By Gill Higgins
BBC Health Correspondent
Women in Romania are increasingly deciding to donate their eggs to infertile couples.
Many Romanian women are happy to donate
The country still has a relatively poor standard of living, and women can earn £150, a month's wages, if they donate.
One clinic in Bucharest has as many donors as all the clinics in Britain put together.
This means that infertile women from abroad, including 10 a month from the UK, go to Romania for the treatment each month.
Mihaela Simbotin is a student who also has a part-time job to help pay her rent.
She says she wants to donate her eggs - but not for the money.
"I would feel awful if I couldn't have kids, and I would want to.
"And there are a lot of couples who don't have this opportunity.
"If I can do something to help them, why shouldn't I?"
Women who donate eggs have to undergo hormone treatment and have their eggs surgically removed.
If women from the UK who want to receive a donor egg rely on the service in their own country, they could be waiting up to seven years.
Mary, who is in her 40s, has had problems conceiving and thinks a Romanian egg donor is her best option.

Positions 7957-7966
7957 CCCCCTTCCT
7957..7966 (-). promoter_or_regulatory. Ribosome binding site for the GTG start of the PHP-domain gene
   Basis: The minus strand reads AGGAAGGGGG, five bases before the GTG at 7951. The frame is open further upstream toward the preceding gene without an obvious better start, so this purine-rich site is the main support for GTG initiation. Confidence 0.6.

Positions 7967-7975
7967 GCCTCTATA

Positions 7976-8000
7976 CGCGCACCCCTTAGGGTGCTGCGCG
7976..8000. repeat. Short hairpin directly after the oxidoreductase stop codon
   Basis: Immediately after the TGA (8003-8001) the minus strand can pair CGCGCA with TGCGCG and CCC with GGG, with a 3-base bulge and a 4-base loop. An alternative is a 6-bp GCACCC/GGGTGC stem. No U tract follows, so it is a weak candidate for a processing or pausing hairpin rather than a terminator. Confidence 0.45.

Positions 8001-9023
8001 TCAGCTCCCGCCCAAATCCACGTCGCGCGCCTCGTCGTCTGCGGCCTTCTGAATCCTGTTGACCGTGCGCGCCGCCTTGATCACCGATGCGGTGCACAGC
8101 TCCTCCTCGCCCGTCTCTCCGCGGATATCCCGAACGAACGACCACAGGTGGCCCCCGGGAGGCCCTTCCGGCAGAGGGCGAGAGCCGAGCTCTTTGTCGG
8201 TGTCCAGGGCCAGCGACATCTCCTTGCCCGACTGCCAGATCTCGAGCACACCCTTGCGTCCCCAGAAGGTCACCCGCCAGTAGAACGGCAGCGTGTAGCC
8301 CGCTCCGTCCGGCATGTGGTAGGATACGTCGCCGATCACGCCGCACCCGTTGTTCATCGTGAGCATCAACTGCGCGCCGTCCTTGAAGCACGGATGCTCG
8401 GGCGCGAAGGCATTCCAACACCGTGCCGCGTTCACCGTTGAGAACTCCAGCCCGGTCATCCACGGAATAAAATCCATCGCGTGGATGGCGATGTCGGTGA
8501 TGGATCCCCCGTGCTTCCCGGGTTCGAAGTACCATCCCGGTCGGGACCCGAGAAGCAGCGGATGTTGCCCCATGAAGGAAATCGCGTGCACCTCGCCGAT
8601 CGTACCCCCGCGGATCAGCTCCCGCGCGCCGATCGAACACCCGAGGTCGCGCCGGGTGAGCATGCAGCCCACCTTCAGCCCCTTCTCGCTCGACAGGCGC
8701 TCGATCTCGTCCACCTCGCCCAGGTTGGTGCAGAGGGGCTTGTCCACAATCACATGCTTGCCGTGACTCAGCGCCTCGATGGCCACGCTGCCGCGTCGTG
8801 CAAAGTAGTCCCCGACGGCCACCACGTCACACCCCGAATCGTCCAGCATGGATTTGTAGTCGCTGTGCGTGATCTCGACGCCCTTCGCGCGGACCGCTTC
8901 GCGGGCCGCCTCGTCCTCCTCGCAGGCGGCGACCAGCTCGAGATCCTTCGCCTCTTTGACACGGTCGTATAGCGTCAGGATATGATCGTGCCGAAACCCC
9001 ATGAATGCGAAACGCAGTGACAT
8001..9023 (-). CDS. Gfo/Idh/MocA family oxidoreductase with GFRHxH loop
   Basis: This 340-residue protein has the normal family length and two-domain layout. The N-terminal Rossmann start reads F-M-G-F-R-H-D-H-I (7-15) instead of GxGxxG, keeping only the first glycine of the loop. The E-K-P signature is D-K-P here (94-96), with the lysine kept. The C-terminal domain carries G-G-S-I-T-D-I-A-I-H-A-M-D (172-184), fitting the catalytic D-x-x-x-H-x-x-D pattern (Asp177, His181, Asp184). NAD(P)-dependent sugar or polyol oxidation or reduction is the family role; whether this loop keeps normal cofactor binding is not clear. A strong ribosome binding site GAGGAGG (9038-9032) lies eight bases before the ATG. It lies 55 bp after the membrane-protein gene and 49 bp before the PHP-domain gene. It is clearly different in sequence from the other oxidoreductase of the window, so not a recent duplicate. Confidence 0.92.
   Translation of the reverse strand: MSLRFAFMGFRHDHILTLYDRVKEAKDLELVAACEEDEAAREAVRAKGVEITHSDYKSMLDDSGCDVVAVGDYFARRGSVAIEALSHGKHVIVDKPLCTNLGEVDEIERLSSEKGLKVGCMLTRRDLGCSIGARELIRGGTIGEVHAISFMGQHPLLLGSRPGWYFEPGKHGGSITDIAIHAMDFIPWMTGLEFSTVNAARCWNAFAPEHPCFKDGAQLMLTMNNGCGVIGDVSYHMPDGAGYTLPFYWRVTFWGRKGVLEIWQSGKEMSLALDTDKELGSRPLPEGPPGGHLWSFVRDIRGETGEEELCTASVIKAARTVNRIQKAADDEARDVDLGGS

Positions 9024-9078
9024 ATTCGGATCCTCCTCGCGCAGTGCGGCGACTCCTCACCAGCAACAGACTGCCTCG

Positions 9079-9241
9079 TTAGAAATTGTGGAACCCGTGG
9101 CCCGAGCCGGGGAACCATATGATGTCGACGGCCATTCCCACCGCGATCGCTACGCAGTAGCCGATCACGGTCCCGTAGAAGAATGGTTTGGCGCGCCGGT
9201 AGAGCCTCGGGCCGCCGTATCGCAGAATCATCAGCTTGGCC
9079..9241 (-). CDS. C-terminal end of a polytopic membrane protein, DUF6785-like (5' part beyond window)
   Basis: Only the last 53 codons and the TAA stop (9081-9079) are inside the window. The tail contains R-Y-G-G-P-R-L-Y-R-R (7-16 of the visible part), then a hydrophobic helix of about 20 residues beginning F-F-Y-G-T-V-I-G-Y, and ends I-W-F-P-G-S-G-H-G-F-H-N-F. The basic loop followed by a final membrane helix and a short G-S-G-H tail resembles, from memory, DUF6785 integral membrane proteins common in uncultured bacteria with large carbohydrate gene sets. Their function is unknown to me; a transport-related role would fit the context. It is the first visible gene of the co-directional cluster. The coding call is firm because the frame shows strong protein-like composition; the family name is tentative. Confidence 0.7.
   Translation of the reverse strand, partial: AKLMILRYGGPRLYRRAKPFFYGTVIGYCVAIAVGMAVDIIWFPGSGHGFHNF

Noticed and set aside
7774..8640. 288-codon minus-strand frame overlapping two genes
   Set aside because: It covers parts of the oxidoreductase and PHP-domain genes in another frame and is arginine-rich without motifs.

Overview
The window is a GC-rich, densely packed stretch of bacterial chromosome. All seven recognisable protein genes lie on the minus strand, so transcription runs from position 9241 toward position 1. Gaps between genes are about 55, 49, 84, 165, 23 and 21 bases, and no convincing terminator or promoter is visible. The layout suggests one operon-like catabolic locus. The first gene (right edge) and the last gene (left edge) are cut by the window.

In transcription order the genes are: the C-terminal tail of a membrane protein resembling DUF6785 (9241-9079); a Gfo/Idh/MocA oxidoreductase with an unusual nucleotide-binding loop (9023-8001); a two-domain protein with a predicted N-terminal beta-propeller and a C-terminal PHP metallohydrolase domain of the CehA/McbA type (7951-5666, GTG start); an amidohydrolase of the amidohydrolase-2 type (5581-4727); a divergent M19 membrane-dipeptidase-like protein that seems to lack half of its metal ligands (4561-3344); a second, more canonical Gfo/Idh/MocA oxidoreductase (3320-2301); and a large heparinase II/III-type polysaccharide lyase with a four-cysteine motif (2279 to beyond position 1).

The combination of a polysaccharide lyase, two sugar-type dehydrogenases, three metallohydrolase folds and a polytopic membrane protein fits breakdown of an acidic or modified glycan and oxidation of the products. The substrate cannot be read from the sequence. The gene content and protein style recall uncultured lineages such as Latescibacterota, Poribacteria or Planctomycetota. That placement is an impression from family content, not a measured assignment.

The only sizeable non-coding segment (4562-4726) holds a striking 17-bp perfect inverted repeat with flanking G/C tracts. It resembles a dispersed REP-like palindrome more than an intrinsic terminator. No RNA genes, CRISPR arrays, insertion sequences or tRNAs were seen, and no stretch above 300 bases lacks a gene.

She said: "I would much rather it could happen in the UK, in a timescale that was appropriate for me. But that's not going to happen at the moment."
Romania is still a relatively poor country
But there are concerns that the high fee paid to women in Romania may lead to exploitation of women for their eggs.
Dr Stephen Wilkinson, an ethics specialist at Keele University, said: "It's such a difficult area of ethics. One the one hand, people are benefiting from the money. But on the other, we do have this residual concern about exploitation and about inducing women to do something that's not in their best interests."
The UK is considering introducing a fee of £1,000 for women who donate eggs, because 90% of clinics cannot currently meet demand.
But if the shortage continues, it may mean that women continue to travel to clinics in Romania for their treatment.